If you're a fan, you already know that Conan didn't dumb-down or dilute his trademark screwball humor for the more mainstream timeslot. He is still the same, NBC-bashing, stupid, lunatic he was in New York at 12:35am, and that is a wholehearted compliment. There are certain stars that you want to shine brighter than the rest because of they are unique, intelligent and talented. And Conan O’Brien is definitely one that should supernova. I gladly admit I carried the transcript of his the speech he delivered at the Harvard Commencement in 2000 in my purse for years, because it was as inspiring as it was ridiculous. He is unabashedly self-deprecating and incredibly quick-witted, and most importantly, a hell-of-a lot funnier than Jay Leno (who is still airing before O'Brien in a bizarre programming move by NBC execs).Last night, Conan hit the ground running with his own brand of pompadour-flopping humor with guest Will Ferrill and music act, Pearl Jam. I can’t wait to see him sincerely flirt with Hollywood’s A-listers. Judging by the enthusiastic audience's cheers, screams and chants, and Conan's hilarious first show, it won’t take a miracle for Conan to thrive in his shiny new digs.
Bravo, Conan, bravo!

Friday, May 29, 2009

Mirror, Mirror on the Wall, Why Am I Hotter than All? Jessica Biel Bravely Shares Her Plight

While most people are embattled in horrific situations stemming from the recession, skyrockteing unemployment, foreclosure, swine flu, wildfires and even the casualties of war, one brave actress is speaking out, courageously sharing her personal pain for the betterment of others. No, I’m not referring to Farrah Fawcett’s sobering cancer documentary. Or even Brooke Shields’ struggle with thinning eyelashes (Thank God for Latisse!). It’s none other than the extremely healthy Jessica Biel. In the June issue of “Allure,” she details her frustration and pain about the tribulations of…hotness. Yes, you read that correctly. But it doesn’t end there, Ms. Biel if you’re nasty, thinks that her white-hot beauty hinders her career. Please grab your Kleenex (read: barf bag) and read on if you can:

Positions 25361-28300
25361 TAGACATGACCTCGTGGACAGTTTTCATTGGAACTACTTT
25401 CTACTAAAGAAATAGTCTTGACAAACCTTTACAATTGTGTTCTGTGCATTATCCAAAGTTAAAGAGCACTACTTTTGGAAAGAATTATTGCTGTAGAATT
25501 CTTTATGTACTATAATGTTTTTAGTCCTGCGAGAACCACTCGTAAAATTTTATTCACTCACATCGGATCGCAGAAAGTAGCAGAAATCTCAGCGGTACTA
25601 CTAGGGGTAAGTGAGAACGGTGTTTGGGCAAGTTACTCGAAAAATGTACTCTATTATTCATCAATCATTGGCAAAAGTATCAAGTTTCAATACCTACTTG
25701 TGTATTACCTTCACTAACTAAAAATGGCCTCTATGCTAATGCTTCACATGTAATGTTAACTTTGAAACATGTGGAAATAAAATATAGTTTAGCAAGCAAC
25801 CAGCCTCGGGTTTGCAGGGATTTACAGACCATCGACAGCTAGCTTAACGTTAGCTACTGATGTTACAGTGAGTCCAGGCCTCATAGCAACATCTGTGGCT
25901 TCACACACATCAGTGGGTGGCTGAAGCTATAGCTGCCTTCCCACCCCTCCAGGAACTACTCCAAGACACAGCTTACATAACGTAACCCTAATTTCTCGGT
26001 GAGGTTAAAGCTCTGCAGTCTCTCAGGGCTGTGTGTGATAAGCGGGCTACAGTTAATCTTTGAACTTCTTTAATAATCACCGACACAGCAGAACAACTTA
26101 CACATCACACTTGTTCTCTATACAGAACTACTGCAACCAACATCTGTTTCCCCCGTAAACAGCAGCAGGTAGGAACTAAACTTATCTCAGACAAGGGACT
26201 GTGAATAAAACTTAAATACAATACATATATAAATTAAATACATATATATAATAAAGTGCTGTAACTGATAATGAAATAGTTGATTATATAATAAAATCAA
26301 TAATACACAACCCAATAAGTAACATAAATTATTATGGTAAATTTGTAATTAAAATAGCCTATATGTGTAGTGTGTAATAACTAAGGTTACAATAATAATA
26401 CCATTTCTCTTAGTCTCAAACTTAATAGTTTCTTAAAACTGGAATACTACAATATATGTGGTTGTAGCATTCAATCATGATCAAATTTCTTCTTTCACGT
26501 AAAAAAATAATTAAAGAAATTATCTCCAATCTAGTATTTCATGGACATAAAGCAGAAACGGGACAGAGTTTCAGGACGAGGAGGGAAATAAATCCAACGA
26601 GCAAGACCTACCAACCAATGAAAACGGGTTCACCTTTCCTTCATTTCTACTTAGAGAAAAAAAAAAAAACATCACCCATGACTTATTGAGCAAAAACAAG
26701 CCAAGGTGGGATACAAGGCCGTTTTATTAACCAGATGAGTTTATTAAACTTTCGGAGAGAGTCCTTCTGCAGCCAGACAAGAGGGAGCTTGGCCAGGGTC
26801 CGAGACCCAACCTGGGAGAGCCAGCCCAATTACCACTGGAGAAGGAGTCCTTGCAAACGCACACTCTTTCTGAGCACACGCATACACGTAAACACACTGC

Jessica Biel says her good looks are hurting her career.
"Yeah, it really is a problem."
The actress -- whose latest film, Powder Blue, (in which she plays a stripper) is going to straight to DVD -- isn't handed plum roles.
"I'm in there with everybody else, fighting for the good parts. Yes, The Illusionist has made a difference -- but a huge, massive difference, so I can pick and choose what I want? No."
Biel, 27, covets the careers of Scarlett Johansson and Natalie Portman.
"I just want an opportunity. If you don't like the audition, don't hire me!" she says. "But if you don't want to even see me -- that's hurtful. And why? You know nothing about me!"

If you aren’t emotional over that then you are DEAD INSIDE!

In all honesty, celebrities should understand that with half of the country in foreclosure, no one wants to hear about the difficulties of making millions of dollars. With CEOs working entry-level jobs to just make ends meet, the reading public and even the CASTING public doesn’t want to know how one’s perceived hotness is a detriment to one’s career, especially when it is a major job requirement. I guarantee the viewing public would not pay $10 per ticket to see Ron, the IT Supervisor, make whoopie with the Edna, a Wal-Mart salescleark, on a 20 foot screen.

Biel is not a terrible actress, but up until now, she has gleefully cashed in her wiles in the heinous action movie (co-starring Nic Cage) “Next,” the terrible “I Now Pronounce You Chuck and Larry,” and unforgivable fighter pilot crapfest, “Stealth.” If you depend on your looks for a paycheck—even if you’re paying your dues— you shouldn’t you be upset when Sorsese isn’t calling.